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God’s Smuggler: Andrew, the evangelist who smuggled Bibles into Communist Countries, has died

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Anne van der Bijl, a Dutch evangelical known to Christians worldwide as Brother Andrew, the man who smuggled Bibles into closed Communist countries, has died at the age of 94.

Van der Bijl became famous as “God’s smuggler” when the first-person account of his missionary adventures—slipping past border guards with Bibles hidden in his blue Volkswagen Beetle—was published in 1967. God’s Smuggler was written with evangelical journalists John and Elizabeth Sherrill and published under his code name “Brother Andrew.” It sold more than 10 million copies and was translated into 35 languages.

The book inspired numerous other missionary smugglers, provided funding to van der Bilj’s ministry Open Doors, and drew evangelical attention to the plight of believers in countries where Christian belief and practice were illegal. Van der Bijl protested that people missed the point, however, when they held him up as heroic and extraordinary.

“I am not an evangelical stuntman,” he said. “I am just an ordinary guy. What I did, anyone can do.”

No one knows how many Bibles van der Bijl took into Poland, Czechoslovakia, Yugoslavia, East Germany, Bulgaria, and other Soviet-bloc countries in the decade before the success of God’s Smuggler forced him into the role of figurehead and fundraiser for Open Doors. Estimates have ranged into the millions. A Dutch joke popular in the late 1960s said, “What will the Russians find if they arrive first at the moon? Brother Andrew with a load of Bibles.”

Van der Bijl, for his part, did not keep track and did not think the exact number was important.

“I don’t care about statistics,” he said in a 2005 interview. “We don’t count. … But God is the perfect bookkeeper. He knows.”

Van der Bijl was born in the Netherlands in 1928, the son of a poor blacksmith and an invalid mother. He was 12 when the German military invaded the neutral country in World War II, and he spent the occupation, as he recounted to John and Elizabeth Sherrill, hiding in ditches to avoid being pressed into service by Nazi soldiers. When famine hit the Netherlands in 1944, van der Bijl, like so many Dutch people, ate tulip bulbs to survive.

After the war, van der Bijl joined the Dutch army and was sent to Indonesia as part of the colonial force attempting to quash the Indonesian struggle for independence. He was excited about the adventure until the shooting started and he killed people. By his own account, van der Bijl was involved in the massacre of an Indonesian village, indiscriminately killing everyone who lived there.

He was haunted, after, by the sight of a young mother and nursing boy killed by the same bullet. He started wearing a crazy straw hat into the jungle, hoping it would get him killed. Van der Bijl adopted the motto, “Get smart—lose your mind.”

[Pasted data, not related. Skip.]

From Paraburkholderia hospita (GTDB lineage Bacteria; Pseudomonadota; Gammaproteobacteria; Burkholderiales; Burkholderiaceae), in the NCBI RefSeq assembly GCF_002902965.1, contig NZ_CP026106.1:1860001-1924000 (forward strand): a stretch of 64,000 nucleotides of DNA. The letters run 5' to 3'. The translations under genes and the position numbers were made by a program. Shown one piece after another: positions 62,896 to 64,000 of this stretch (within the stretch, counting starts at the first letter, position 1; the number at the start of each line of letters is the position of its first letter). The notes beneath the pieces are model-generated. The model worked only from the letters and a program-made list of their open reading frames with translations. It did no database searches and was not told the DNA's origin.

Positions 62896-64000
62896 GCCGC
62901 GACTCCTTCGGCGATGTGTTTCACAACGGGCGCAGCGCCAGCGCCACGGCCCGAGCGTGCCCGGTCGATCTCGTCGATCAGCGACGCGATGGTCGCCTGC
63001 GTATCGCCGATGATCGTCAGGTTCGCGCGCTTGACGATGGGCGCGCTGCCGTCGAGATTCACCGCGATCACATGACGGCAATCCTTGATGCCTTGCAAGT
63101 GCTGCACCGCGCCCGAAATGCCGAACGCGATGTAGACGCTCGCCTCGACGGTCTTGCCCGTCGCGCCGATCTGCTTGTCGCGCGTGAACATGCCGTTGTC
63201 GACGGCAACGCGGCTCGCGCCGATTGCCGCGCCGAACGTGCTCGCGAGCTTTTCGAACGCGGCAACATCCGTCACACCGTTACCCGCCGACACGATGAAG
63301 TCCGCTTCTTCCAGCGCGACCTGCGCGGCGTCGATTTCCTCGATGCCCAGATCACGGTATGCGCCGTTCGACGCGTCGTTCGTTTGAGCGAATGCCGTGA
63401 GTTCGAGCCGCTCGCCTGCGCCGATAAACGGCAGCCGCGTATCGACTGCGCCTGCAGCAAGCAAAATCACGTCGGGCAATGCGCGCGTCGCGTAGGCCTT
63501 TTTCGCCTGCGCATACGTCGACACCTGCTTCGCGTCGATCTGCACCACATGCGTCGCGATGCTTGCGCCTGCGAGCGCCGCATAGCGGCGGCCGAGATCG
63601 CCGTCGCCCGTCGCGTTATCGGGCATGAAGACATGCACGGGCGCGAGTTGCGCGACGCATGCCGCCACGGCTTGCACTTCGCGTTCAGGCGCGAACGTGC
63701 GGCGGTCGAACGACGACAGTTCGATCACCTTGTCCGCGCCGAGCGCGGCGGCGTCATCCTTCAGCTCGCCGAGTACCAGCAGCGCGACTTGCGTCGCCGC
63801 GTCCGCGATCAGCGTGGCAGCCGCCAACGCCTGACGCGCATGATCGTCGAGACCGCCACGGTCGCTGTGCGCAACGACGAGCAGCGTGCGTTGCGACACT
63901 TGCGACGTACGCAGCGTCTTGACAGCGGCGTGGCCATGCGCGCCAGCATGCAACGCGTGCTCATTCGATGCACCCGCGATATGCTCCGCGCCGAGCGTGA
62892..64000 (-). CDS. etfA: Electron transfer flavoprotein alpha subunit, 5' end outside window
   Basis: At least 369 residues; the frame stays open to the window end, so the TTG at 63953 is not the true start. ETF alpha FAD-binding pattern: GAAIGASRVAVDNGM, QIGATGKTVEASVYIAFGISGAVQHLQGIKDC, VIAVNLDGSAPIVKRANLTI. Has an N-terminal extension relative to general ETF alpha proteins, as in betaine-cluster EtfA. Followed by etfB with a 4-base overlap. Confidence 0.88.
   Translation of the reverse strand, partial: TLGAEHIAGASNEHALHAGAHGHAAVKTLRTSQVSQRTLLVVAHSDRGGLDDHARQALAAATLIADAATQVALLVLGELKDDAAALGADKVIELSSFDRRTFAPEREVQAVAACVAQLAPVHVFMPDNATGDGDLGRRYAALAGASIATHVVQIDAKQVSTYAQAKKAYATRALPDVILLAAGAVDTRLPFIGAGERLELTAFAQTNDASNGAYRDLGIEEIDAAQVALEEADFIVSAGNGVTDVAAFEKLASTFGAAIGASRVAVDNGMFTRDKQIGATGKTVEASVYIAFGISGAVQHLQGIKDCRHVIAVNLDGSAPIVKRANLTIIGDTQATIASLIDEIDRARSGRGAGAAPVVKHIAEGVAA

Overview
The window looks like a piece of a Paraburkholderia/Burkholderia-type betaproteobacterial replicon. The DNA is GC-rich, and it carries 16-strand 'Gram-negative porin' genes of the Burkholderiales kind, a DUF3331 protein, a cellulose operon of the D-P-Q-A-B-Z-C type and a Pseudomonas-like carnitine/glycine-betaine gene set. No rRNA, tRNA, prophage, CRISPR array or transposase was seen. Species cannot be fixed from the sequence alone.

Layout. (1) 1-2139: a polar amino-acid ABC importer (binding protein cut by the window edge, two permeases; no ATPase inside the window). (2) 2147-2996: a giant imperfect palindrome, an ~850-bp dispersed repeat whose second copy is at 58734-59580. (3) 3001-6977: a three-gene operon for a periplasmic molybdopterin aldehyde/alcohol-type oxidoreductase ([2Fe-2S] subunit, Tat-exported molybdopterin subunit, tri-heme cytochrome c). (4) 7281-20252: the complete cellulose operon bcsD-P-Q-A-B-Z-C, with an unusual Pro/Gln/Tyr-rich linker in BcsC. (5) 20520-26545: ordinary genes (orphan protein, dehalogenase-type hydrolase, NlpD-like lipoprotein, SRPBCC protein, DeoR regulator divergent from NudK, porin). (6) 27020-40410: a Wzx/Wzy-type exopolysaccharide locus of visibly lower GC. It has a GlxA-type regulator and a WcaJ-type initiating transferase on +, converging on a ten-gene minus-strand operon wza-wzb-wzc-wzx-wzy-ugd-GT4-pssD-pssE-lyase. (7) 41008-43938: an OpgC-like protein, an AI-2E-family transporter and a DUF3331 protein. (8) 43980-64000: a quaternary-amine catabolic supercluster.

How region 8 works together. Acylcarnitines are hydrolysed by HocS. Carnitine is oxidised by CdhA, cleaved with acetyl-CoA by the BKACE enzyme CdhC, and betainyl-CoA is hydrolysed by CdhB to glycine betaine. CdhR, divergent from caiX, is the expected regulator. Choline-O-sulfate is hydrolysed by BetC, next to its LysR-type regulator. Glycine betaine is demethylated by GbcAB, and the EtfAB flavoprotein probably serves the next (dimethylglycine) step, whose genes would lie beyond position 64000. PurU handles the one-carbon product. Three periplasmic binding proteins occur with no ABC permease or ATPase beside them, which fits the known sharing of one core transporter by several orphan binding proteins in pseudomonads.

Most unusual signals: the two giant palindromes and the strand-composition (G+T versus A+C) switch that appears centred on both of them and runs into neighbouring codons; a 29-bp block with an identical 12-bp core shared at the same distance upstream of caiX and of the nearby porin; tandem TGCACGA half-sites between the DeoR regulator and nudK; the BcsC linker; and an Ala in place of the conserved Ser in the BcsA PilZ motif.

He was shot in the ankle and started reading a Bible his mother had given him during his convalescence. After he returned to the Netherlands, he started compulsively going to church, and in early 1950, he surrendered himself to God.

“There wasn’t much faith in my prayer,” van der Bijl said. “I just said, ‘Lord if you will show me the way, I will follow you. Amen.’”

Van der Bijl committed his life to ministry and went to Scotland to study at the Worldwide Evangelization Crusade’s missionary school in 1953. Speaking to Christianity Today in 2013, he remembered one critical lesson from a Salvation Army officer who was teaching about street evangelism. The older man said most would-be evangelists give up too soon, since the Holy Spirit has only prepared the heart of one person out of 1,000.

“Instantly my heart revolted. I said to myself, ‘What a waste,’” van der Bijl recalled. “Why go and spend your energy on 999 who were not going to respond? God knows it and the devil knows it and he laughs because after the first 1,000 people I give up in despair.”

He determined he would ask God to guide him to the one person who was ready for the gospel. Instead of spending his time calculating and strategizing, he would follow the guidance of the Spirit.

A short time later, he felt God speak to him through Revelation 3:2: “Wake up! Strengthen what remains and is about to die.” Van der Bijl understood he was supposed to go support the church in Communist-controlled countries. In 1955, he took a government-controlled tour of Poland but snuck away from his group to visit underground groups of believers. On a second trip to Czechoslovakia, he saw that churches in Communist countries needed Bibles.

“I promised God that as often as I could lay my hands on a Bible, I would bring it to these children of his behind the wall that men built,” van der Bijl later recalled, “to every … country where God opened the door long enough for me to slip through.”

In 1957, he made his first smuggling trip across the border of a Communist country, entering Yugoslavia with tracts, Bibles, and portions of Bibles hidden in his blue Volkswagen. As he watched the guards search the cars in front of him, he prayed what he would later call “the Prayer of God’s Smuggler”:

“Lord, in my luggage I have Scripture that I want to take to your children across this border. When you were on Earth, you made blind eyes see. Now, I pray, make seeing eyes blind. Do not let the guards see those things you do not want them to see.”

Van der Bijl followed his early success in Yugoslavia with more trips and eventually even smuggled Bibles into the Soviet Union. He recruited other Christians to help him, and they developed strategies for avoiding the attention of border guards and secret police. Sometimes the smugglers would travel in pairs, disguised as honeymooning couples. Sometimes they would use out-of-the-way border crossings. They would experiment with different ways of hiding Scripture in their small, inconspicuous cars. Always, they would follow the leading of the Spirit, and no one was ever arrested.